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U.Va. officially opens four new student centers in Newcomb Hall

The Multicultural Student and LGBTQ Centers reopened and the new spaces include the Interfaith and Latinx Student Centers

The University’s decision to relocate the MSC and LGBTQ Center and open the new Latinx and Interfaith Centers was initiated in June 2019 as part of the 10-year strategic plan project. (Riley Walsh // CD Photo)

The University is celebrating the grand opening of four centers Thursday in Newcomb Hall. The Multicultural Student Center and the LGBTQ Center were relocated, while the Latinx Student Center and Interfaith Center are new additions. 

The main reception for the grand opening will be held in the new MSC — located in the former Game Room on the second floor of Newcomb Hall.

The event offers attendees the opportunity to tour the other new student centers. The relocated LGBTQ Center is in the former Kaleidoscope Room, the new Interfaith Student Center spans rooms 428, 432 and 436 on the fourth floor of Newcomb Hall and the new Latinx Student Center is now in the former Gallery Room on the third floor. 

Dean of Students Allen Groves stated that student input played a serious role in the expansion of the MSC and LGBTQ Center and the creation of the Latinx and Interfaith Student Centers.

“As our student profile continues to become more diverse, it is important to have programmatic and social space that reflects the needs of the community,” Groves said in an email to The Cavalier Daily.

The MSC first opened in October 2016, but with a maximum capacity of just 49 people, students began advocating for a larger space. The University’s decision to relocate the MSC and LGBTQ Center and open the new Latinx and Interfaith Centers was initiated in June 2019 as part of the 10-year strategic plan project, which aims to focus on student diversity development.

Alex Winkowski, the program coordinator for the LGBTQ Center, stated in an email to The Cavalier Daily that the new location will help make it more visible on Grounds.

“I want more students and community members to know that we are a resource for them, and I think that this new location will lead to more students engaging with the center,” Winkowski said.

Winkowksi emphasized that everyone is welcome in the Center, regardless of their sexual orientation.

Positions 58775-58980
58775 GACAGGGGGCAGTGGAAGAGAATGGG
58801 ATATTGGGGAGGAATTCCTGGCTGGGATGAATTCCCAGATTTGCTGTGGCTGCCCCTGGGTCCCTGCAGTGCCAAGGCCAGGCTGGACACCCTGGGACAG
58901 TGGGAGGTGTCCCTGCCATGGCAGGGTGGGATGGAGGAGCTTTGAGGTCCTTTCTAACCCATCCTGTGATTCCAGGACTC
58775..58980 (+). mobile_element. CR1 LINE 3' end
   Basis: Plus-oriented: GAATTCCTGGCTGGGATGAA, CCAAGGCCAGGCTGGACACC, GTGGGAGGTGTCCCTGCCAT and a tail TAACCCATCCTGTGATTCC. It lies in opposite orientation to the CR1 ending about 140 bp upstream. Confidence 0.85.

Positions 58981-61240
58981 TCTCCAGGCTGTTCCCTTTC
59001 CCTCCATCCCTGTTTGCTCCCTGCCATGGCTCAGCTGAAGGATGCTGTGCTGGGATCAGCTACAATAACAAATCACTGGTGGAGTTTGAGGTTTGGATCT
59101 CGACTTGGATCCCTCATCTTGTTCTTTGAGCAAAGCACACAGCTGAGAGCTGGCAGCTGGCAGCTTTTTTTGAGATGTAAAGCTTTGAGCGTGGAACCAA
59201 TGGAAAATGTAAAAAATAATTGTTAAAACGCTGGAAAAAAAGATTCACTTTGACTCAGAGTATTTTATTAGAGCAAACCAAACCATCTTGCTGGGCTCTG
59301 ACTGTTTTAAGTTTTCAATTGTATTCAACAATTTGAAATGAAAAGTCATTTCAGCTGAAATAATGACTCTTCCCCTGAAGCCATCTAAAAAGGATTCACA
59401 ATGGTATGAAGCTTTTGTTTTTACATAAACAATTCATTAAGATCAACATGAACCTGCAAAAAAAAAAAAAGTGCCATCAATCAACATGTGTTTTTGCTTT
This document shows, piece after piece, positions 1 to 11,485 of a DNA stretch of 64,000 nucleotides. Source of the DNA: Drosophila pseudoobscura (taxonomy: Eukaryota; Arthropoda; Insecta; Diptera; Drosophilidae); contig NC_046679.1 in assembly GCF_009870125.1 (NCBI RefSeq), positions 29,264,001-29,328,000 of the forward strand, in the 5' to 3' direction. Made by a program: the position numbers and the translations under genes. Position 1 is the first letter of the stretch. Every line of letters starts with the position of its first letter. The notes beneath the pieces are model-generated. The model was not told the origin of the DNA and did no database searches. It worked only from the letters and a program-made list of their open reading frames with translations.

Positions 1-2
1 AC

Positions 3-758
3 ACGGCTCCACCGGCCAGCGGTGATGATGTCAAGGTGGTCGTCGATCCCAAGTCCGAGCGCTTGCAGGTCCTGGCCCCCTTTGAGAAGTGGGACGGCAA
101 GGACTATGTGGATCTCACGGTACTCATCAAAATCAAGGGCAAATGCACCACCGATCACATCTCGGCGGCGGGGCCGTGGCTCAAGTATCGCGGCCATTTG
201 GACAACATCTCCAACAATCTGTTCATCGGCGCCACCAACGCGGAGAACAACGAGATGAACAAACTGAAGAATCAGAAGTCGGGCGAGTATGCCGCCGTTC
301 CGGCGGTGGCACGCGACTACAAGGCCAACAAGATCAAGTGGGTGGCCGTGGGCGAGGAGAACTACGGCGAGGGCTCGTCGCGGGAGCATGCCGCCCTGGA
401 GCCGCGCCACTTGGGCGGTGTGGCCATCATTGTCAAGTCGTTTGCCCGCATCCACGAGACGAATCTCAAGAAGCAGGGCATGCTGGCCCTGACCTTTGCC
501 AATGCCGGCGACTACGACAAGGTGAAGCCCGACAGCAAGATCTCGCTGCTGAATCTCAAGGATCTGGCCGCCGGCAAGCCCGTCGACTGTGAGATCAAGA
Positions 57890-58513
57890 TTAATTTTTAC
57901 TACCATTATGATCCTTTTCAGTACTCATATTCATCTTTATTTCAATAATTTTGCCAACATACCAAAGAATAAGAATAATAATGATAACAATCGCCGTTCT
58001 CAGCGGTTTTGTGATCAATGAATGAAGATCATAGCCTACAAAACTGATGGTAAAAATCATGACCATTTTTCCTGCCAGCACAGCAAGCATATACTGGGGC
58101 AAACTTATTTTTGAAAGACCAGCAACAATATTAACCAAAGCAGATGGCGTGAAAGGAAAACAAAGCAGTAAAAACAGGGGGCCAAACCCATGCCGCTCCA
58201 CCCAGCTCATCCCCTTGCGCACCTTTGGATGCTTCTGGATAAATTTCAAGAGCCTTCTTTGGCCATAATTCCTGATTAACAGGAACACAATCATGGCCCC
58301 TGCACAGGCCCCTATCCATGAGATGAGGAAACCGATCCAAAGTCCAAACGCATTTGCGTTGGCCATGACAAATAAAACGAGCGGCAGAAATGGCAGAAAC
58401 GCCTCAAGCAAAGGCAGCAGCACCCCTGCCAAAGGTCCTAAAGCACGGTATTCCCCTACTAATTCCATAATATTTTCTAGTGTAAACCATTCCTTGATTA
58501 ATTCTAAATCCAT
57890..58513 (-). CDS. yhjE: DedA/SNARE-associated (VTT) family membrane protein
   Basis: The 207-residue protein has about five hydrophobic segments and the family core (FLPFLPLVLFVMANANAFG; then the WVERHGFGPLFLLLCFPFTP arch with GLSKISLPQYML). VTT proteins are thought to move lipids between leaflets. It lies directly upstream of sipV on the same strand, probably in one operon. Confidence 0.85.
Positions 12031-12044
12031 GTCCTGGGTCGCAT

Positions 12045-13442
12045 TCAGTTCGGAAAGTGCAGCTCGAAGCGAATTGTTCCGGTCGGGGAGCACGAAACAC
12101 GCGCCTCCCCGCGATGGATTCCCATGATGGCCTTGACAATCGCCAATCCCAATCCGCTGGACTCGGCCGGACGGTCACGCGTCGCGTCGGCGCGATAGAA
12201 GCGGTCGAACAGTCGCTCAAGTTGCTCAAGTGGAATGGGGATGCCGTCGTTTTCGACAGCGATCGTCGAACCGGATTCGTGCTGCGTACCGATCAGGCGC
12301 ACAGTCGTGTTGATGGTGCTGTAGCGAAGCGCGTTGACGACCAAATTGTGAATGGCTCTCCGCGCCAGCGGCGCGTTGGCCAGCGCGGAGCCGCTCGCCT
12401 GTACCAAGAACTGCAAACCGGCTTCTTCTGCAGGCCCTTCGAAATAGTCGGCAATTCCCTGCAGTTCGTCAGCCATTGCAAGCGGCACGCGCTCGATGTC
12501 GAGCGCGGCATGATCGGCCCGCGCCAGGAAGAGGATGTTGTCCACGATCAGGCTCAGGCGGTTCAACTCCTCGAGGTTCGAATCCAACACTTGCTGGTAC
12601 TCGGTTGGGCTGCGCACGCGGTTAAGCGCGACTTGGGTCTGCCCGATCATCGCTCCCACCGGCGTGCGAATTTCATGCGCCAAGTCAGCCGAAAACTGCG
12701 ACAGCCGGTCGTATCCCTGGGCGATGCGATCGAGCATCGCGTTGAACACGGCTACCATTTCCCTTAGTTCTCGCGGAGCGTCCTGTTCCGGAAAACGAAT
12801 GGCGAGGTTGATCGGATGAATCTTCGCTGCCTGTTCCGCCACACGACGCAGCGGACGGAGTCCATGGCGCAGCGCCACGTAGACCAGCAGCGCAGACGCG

“I always remind folks that you do not have to have a specific reason to visit the space – you are welcome to just be here,” Winkowski said. “If this is a space where you think you might find community and belonging, I am personally inviting you to stop by.”

Third-year College student Mazzen Shalaby, president of the Muslim Student Association and chair of the Virginia Interfaith Coalition, is excited about working with the student body to build a community in the Interfaith Center. 

In Spring 2019, Shalaby issued a proposal voicing concerns about the size of room 466 on the fourth floor of Newcomb Hall — the previous location designated for prayer and meditation often used by Muslim students in between classes. Since then, Shalaby has been working closely with the University to open the Interfaith Center.

“One of my hopes is that people literally kind of bump into each other and have engaging, intellectual conversations that they learn from and come with a better understanding, better empathy for different people and different backgrounds, different religions and otherwise,” Shalaby said.

As part of the grand opening ceremony, tour groups will move through each of the student centers. In the Interfaith Center, Shalaby is planning to gather student feedback on the types of programming students want to see.

“I'm trying again to get people to engage with the space and build some excitement around it to see what we can do,” Shalaby said. 

The call for a seperate Latinx Student Center received a push in October 2018, when a social Lawn gathering of Latinx and Hispanic students was disbanded by University police. In response, Latinx students published a proposal expressing the need for a center that would serve as a safe space for Latinx and Hispanic students.

Natalie Romero, a fourth-year College student and co-president of Political Latinxs United for Movement and Action in Society, noted in June that the Latinx community had often overwhelmed the limited space in the Multicultural Student Center.

“It always felt like we were dominating the space because we were a very predominant group in the [MSC],” Romero said.

Romero stated that the Latinx Student Center is meant to support the Latinx community with its resources but will also seek to promote deeper institutional changes that seek to benefit their students — including, but not limited to, advocating for the hiring Latinx deans and faculty and bolstering Latinx representation in the University curriculum.

In a recent interview, Romero spoke about designing the space, which includes a mural featuring elements of food and culture from various parts of Latin America. 

“I think what [having the Latinx Student Center] means for a lot of us is representation and hopefully, moving forward, it will look like investing more resources into our community and into our needs,” Romero said.

According to Wes Hester, the University’s director of media relations and deputy spokesperson, no decision has been made as to what will move into the spaces formerly occupied by the MSC and the LGBTQ Center in the Newcomb Basement.

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